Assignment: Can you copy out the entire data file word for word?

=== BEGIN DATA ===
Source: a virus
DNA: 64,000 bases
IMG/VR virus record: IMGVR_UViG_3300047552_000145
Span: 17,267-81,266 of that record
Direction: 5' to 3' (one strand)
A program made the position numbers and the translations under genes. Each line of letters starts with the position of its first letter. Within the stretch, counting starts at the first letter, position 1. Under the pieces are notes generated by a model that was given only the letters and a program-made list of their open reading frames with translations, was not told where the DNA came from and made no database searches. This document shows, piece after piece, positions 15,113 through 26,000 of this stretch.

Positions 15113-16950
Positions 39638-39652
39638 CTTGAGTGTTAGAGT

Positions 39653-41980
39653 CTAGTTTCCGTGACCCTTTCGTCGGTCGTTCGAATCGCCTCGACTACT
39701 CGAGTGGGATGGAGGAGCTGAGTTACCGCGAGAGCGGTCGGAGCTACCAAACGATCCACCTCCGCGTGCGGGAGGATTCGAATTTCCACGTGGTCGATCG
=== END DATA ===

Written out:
Source: a virus
DNA: 64,000 bases
IMG/VR virus record: IMGVR_UViG_3300047552_000145
Span: 17,267-81,266 of that record
Direction: 5' to 3' (one strand)
A program made the position numbers and the translations under genes. Each line of letters starts with the position of its first letter. Within the stretch, counting starts at the first letter, position 1. Under the pieces are notes generated by a model that was given only the letters and a program-made list of their open reading frames with translations, was not told where the DNA came from and made no database searches. This document shows, piece after piece, positions 15,113 through 26,000 of this stretch.

Positions 15113-16950
Positions 39638-39652
39638 CTTGAGTGTTAGAGT

Positions 39653-41980
39653 CTAGTTTCCGTGACCCTTTCGTCGGTCGTTCGAATCGCCTCGACTACT
39701 CGAGTGGGATGGAGGAGCTGAGTTACCGCGAGAGCGGTCGGAGCTACCAAACGATCCACCTCCGCGTGCGGGAGGATTCGAATTTCCACGTGGTCGATCG